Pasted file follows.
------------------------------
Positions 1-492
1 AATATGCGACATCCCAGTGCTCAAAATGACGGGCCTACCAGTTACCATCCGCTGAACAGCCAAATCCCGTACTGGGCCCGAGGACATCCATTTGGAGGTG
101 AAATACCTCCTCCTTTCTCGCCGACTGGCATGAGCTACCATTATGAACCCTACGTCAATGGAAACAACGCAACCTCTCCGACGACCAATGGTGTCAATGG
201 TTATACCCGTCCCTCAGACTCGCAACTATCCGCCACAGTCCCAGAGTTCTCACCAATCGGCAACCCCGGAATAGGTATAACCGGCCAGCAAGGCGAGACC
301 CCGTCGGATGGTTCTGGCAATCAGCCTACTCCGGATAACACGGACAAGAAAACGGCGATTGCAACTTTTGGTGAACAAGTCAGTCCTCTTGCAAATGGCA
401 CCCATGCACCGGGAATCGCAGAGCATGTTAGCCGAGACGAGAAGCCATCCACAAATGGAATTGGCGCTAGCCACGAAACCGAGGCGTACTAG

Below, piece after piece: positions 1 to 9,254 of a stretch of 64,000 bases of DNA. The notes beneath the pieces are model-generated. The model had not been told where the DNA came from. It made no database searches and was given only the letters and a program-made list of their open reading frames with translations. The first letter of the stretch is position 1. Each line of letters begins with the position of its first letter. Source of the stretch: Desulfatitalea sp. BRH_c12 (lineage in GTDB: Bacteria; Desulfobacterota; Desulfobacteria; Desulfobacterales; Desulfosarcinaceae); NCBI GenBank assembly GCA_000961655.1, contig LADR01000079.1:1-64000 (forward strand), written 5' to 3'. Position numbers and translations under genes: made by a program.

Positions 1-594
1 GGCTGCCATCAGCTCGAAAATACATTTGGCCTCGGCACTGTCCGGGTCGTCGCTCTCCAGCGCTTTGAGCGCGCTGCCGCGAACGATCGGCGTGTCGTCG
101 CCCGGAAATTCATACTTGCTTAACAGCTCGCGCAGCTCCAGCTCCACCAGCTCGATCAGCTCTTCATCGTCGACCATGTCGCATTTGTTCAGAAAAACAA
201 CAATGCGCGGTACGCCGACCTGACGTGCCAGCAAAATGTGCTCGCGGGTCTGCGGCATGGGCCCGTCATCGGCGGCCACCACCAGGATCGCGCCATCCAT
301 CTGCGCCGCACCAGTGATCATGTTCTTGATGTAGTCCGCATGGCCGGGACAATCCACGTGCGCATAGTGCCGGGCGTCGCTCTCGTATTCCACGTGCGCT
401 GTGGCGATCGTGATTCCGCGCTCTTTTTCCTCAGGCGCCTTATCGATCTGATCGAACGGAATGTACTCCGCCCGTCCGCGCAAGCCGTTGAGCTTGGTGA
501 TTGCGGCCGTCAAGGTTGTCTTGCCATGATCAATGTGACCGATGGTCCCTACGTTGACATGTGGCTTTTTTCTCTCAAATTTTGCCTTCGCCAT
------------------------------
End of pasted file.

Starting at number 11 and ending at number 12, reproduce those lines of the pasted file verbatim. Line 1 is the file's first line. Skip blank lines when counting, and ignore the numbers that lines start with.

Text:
201 CAATGCGCGGTACGCCGACCTGACGTGCCAGCAAAATGTGCTCGCGGGTCTGCGGCATGGGCCCGTCATCGGCGGCCACCACCAGGATCGCGCCATCCAT
301 CTGCGCCGCACCAGTGATCATGTTCTTGATGTAGTCCGCATGGCCGGGACAATCCACGTGCGCATAGTGCCGGGCGTCGCTCTCGTATTCCACGTGCGCT